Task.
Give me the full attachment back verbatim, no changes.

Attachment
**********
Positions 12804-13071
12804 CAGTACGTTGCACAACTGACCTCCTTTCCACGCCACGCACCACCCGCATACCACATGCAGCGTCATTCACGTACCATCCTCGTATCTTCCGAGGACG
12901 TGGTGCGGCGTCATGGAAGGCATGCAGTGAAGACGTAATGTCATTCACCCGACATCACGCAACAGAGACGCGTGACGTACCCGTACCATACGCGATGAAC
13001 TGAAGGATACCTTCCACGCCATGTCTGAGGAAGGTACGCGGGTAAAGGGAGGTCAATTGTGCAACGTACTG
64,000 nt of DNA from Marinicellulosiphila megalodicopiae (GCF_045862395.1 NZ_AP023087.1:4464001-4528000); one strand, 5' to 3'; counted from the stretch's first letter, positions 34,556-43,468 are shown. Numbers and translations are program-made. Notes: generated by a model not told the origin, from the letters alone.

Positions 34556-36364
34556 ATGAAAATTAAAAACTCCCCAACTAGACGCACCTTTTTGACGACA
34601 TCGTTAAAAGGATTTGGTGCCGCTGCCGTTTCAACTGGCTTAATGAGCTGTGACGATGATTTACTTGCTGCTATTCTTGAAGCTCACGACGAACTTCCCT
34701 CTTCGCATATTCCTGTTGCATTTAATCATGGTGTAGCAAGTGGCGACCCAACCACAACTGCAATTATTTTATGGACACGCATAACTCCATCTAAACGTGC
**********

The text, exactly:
Positions 12804-13071
12804 CAGTACGTTGCACAACTGACCTCCTTTCCACGCCACGCACCACCCGCATACCACATGCAGCGTCATTCACGTACCATCCTCGTATCTTCCGAGGACG
12901 TGGTGCGGCGTCATGGAAGGCATGCAGTGAAGACGTAATGTCATTCACCCGACATCACGCAACAGAGACGCGTGACGTACCCGTACCATACGCGATGAAC
13001 TGAAGGATACCTTCCACGCCATGTCTGAGGAAGGTACGCGGGTAAAGGGAGGTCAATTGTGCAACGTACTG
64,000 nt of DNA from Marinicellulosiphila megalodicopiae (GCF_045862395.1 NZ_AP023087.1:4464001-4528000); one strand, 5' to 3'; counted from the stretch's first letter, positions 34,556-43,468 are shown. Numbers and translations are program-made. Notes: generated by a model not told the origin, from the letters alone.

Positions 34556-36364
34556 ATGAAAATTAAAAACTCCCCAACTAGACGCACCTTTTTGACGACA
34601 TCGTTAAAAGGATTTGGTGCCGCTGCCGTTTCAACTGGCTTAATGAGCTGTGACGATGATTTACTTGCTGCTATTCTTGAAGCTCACGACGAACTTCCCT
34701 CTTCGCATATTCCTGTTGCATTTAATCATGGTGTAGCAAGTGGCGACCCAACCACAACTGCAATTATTTTATGGACACGCATAACTCCATCTAAACGTGC